I know that my heart was struck at the time of the funeral, not by the somberness in the heat of the day, but by what seemed to be a lack of recognition. There was no official honor guard; only a few men like my father had come from the local veteran’s club. There was no twelve gun salute though firecrackers still popped. Kenneth was buried quietly in a grave far removed from Arlington, almost as if there was a power that did not want it known that he was to be missed.
I thought of these missing markers as I opened the Holy Bible recently to help finalize my study and preparations for a sermon. The message is to be delivered on this Sunday after the 4th of July. Maybe it was the reports of firecrackers that reminded me again of a great text containing the words of my Lord…
“Greater love has no man than this, that a man lay down his life for his friends.”
Those words reminded me to remember Kenneth here. I know that they were spoken to our Lord’s disciples just before he, even knowing what dangers lay ahead, prepared to go to Jerusalem. There he was to be crucified. The difference between Jesus and Kenneth, however, is that Jesus was completely without sin. Most of all, Jesus knew beforehand that he would be killed. Still… he went.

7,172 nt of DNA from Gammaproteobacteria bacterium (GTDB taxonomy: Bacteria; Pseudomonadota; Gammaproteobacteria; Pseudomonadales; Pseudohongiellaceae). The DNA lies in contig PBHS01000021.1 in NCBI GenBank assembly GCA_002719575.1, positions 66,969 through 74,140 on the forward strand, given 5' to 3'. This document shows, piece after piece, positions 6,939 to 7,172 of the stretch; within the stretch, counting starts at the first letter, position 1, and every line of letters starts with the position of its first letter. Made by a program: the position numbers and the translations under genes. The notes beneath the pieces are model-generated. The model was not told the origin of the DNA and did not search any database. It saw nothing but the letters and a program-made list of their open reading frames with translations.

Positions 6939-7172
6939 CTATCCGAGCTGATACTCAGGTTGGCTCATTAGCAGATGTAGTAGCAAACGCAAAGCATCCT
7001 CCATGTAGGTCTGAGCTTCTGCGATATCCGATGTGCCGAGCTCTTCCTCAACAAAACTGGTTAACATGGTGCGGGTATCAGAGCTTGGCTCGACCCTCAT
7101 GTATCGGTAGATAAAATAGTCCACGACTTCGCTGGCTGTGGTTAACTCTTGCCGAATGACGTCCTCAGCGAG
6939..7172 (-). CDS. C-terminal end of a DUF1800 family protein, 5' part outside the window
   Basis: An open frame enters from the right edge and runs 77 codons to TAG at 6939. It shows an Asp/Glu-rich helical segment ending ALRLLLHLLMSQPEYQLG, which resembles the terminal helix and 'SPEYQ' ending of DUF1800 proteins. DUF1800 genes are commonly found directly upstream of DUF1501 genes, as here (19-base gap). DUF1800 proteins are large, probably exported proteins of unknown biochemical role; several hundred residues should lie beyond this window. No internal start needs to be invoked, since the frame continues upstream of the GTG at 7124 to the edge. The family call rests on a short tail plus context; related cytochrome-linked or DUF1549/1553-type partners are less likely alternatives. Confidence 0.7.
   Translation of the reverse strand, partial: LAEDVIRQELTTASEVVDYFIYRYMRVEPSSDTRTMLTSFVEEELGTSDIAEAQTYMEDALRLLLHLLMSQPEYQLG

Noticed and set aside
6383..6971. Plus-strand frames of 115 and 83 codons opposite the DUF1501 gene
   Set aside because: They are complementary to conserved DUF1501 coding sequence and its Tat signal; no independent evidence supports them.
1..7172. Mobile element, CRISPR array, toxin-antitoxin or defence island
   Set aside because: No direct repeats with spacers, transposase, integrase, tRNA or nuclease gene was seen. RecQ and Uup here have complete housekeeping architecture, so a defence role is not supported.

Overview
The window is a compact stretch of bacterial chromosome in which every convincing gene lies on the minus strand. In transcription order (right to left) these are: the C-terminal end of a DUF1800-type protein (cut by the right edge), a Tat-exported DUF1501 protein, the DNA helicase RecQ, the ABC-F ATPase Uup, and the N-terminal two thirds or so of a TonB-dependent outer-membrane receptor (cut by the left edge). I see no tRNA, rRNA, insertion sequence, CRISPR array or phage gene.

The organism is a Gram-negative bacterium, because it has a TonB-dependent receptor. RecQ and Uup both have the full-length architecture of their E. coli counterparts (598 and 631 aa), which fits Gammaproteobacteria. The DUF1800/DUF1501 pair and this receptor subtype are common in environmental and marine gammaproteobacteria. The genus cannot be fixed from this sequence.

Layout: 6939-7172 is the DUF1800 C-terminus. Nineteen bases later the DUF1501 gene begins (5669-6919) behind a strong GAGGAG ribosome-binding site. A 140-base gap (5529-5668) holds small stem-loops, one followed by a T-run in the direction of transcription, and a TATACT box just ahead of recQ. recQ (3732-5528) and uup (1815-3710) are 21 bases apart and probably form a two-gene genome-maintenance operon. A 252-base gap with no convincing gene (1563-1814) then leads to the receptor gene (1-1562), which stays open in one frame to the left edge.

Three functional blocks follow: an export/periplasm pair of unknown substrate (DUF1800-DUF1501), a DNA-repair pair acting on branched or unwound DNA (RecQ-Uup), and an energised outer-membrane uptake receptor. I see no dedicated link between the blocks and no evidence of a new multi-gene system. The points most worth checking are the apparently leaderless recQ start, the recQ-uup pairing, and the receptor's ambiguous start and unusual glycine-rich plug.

By doing so, the sinless Son of God known to us as Jesus the Christ, showed us that he is certainly the Way. According to blessed John's gospel, who made the record of our Lord’s speaking, Jesus chose his path of personal sacrifice. He demonstrated the cross as the way for us to get into the heavenly rest. It was a path set down by his Father that has since been marched, either deliberately or inadvertently now by many of God’s servants for several millennia. Jesus sacrificed his life. His death paid the penalty for those faithful who cannot but painfully live and die while doing war.
Today then, even as the smoke of holiday celebration rolls up to heaven in this wondrously free land, I offer thanksgiving for Jesus’ footsteps trod to the cross. I can’t help but think of military uniforms. Miraculously I am reminded of that rope woven of pure love that Kenneth wore in death. That rope ties the good and brave together. I stand reminded that very likely… when the roll of salvation shall be finally called… faithful young Kenneth will be there.
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Blessings to You and Yours!